The Gun Issue Could Be a Winner for Republicans

Nearly three-quarters of Americans support the rights of gun makers and retailers when it comes to victims of crimes and their desire to file a lawsuit.

According to the results of a poll released Monday by the National Shooting Sports Foundation (NSSF), 72 percent of those surveyed do not think victims of crimes involving firearms should be able to sue gun manufacturers or stores because of what happened to them.

Why is it even a question? How could 28 percent of Americans actually think it’s valid for people to sue gun manufacturers for deaths of people due to guns? (Sadly, I suspect the percentage is much higher than 28 percent, given the victim culture we are becoming).

It all boils down to this: Are killers responsible for the deaths of people they murder? Or are weapons manufacturers?

To assign even some responsibility to weapons and ammunition manufacturers for the deaths of people at the hands of murderers is to take away some of the blame from those who commit the murder. And don’t try to argue, “If gun companies didn’t make guns, there would be no means of killing people with guns.” Really? Who actually thinks guns would go away even if the government completely outlawed them? Obviously, the government would need guns, and someone would have to make them. Are advocates of gun control so willfully ignorant as to assume that criminals would not go underground and secure all kinds of weapons on the black market in such a climate?

Criminals will always have guns regardless of the law. The Second Amendment exists to ensure that the innocent get to have guns too, if they choose.

By the way, under the logic of suing gun manufacturers, you should be able to sue anyone who uses anything else for a weapon. Knife manufacturers are fair game. And what if someone kills a person with his bare hands? Should we look into whether that killer worked out and built his muscles up at a gym, in which case the health club owner should be sued?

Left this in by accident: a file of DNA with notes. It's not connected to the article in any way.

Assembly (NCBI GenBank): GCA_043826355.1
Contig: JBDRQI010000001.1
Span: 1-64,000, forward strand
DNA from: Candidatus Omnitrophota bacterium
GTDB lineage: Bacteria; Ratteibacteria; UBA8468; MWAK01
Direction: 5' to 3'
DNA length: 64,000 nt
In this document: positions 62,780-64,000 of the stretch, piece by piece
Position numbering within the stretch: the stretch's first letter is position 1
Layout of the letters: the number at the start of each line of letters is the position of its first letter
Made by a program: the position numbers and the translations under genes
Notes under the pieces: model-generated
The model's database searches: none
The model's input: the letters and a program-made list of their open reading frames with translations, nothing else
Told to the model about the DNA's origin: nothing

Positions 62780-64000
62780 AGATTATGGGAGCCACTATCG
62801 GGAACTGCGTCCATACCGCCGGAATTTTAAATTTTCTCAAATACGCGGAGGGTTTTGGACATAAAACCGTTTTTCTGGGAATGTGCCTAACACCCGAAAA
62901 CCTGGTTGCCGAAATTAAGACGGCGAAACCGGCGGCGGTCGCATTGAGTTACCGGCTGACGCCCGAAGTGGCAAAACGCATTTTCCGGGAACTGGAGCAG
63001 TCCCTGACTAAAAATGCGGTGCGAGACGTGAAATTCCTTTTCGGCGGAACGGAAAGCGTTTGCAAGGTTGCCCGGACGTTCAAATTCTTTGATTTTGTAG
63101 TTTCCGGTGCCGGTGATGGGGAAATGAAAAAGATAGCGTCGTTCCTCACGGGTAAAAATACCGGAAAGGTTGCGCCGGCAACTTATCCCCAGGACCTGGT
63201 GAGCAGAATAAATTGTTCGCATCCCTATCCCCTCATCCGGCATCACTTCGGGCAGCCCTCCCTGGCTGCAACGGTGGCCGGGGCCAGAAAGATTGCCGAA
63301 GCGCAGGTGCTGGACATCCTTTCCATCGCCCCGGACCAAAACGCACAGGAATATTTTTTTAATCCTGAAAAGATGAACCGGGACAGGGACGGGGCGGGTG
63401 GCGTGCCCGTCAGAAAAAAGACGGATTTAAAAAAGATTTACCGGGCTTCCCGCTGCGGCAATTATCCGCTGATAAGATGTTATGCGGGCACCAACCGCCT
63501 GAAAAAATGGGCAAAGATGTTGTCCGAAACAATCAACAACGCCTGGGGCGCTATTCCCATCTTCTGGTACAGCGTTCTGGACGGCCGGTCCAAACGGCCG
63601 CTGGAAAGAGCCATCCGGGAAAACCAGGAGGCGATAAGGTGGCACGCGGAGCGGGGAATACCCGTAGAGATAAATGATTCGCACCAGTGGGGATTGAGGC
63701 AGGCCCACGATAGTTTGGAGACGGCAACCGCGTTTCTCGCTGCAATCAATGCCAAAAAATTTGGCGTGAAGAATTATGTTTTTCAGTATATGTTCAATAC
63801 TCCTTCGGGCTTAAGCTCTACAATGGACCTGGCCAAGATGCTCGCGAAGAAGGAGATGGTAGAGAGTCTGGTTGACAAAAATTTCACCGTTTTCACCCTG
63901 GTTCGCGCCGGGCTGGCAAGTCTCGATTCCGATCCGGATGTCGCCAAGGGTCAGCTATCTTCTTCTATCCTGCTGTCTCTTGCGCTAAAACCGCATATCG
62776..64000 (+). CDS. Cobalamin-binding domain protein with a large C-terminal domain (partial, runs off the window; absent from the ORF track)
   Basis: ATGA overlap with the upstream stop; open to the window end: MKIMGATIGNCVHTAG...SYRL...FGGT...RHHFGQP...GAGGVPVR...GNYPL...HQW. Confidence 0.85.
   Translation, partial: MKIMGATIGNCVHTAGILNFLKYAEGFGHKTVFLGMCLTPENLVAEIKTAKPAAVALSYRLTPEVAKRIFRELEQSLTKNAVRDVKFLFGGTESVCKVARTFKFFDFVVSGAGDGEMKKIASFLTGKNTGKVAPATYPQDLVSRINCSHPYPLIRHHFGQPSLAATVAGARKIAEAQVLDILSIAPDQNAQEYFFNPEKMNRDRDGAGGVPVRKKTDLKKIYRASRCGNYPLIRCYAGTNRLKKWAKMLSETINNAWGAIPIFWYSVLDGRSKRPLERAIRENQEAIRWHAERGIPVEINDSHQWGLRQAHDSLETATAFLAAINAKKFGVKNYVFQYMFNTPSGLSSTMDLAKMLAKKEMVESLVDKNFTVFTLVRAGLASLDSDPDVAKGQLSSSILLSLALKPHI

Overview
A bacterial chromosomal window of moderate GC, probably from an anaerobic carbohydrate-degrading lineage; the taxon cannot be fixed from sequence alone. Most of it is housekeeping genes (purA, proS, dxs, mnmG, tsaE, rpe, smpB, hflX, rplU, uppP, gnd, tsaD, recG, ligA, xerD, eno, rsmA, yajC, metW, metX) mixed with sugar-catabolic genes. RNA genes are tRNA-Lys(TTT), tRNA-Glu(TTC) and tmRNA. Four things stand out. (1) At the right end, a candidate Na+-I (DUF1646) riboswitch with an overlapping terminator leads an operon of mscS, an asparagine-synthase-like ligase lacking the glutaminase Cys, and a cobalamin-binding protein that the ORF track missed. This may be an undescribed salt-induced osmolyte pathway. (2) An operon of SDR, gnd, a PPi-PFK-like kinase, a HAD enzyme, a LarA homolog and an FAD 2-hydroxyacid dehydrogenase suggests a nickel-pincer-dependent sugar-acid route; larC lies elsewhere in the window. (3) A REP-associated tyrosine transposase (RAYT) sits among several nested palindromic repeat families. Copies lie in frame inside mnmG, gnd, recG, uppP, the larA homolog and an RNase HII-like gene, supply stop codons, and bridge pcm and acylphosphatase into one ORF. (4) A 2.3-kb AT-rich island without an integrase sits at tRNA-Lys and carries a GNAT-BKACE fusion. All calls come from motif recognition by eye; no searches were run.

And then there’s suicide. Some people kill themselves via an overdose of pills. Should drug companies be held responsible? Others kill themselves via running the car in a closed garage. Should auto companies take the hit; or maybe home builders, who provided the garage?

It’s beyond insane.

People and politicians who support such absurdity should not be permitted to evade these questions. That’s the problem. Advocates of gun control generally speak and act as if you’d have to be insane to challenge them. You must love guns, which means you must love violence. In their minds, there is no such thing as self-defense; only offense. Yet if you decide to go out and harm somebody with a gun, not in self-defense but for criminal intent, they stand ready to excuse away some of the blame for reasons of racism, income inequality or – the way we’re going – the wrongdoing of the gun manufacturers.

The Protection of Lawful Commerce in Arms Act (PLCAA) of 2005 protects gun makers and dealers from lawsuits stemming from crimes in which their products are used.

The percentage of various groups that support the PLCAA, according to the survey results:

91 percent of “strong Republican” voters

86 percent of voters who “lean Republican”

47 percent of “strong Democrat” voters

67 percent of voters who “lean Democrat”

75 percent of independent voters

Interesting. If these statistics are reliable, then any candidate running against Hillary Clinton has a lot to gain by taking an uncompromising, unequivocal stand on the Second Amendment. If the Republican nominee—assuming we have a two-way race—makes the Second Amendment a pivotal, central issue of the campaign, it’s possible that nominee could win.

A lot more freedoms are under attack in the United States than only the Second Amendment, important as it is. But it’s as good a place as any to draw a line in the sand, and tell the advocates of unlimited government (in both parties) that people are not going to take it anymore. And let’s not forget: The people are still armed.

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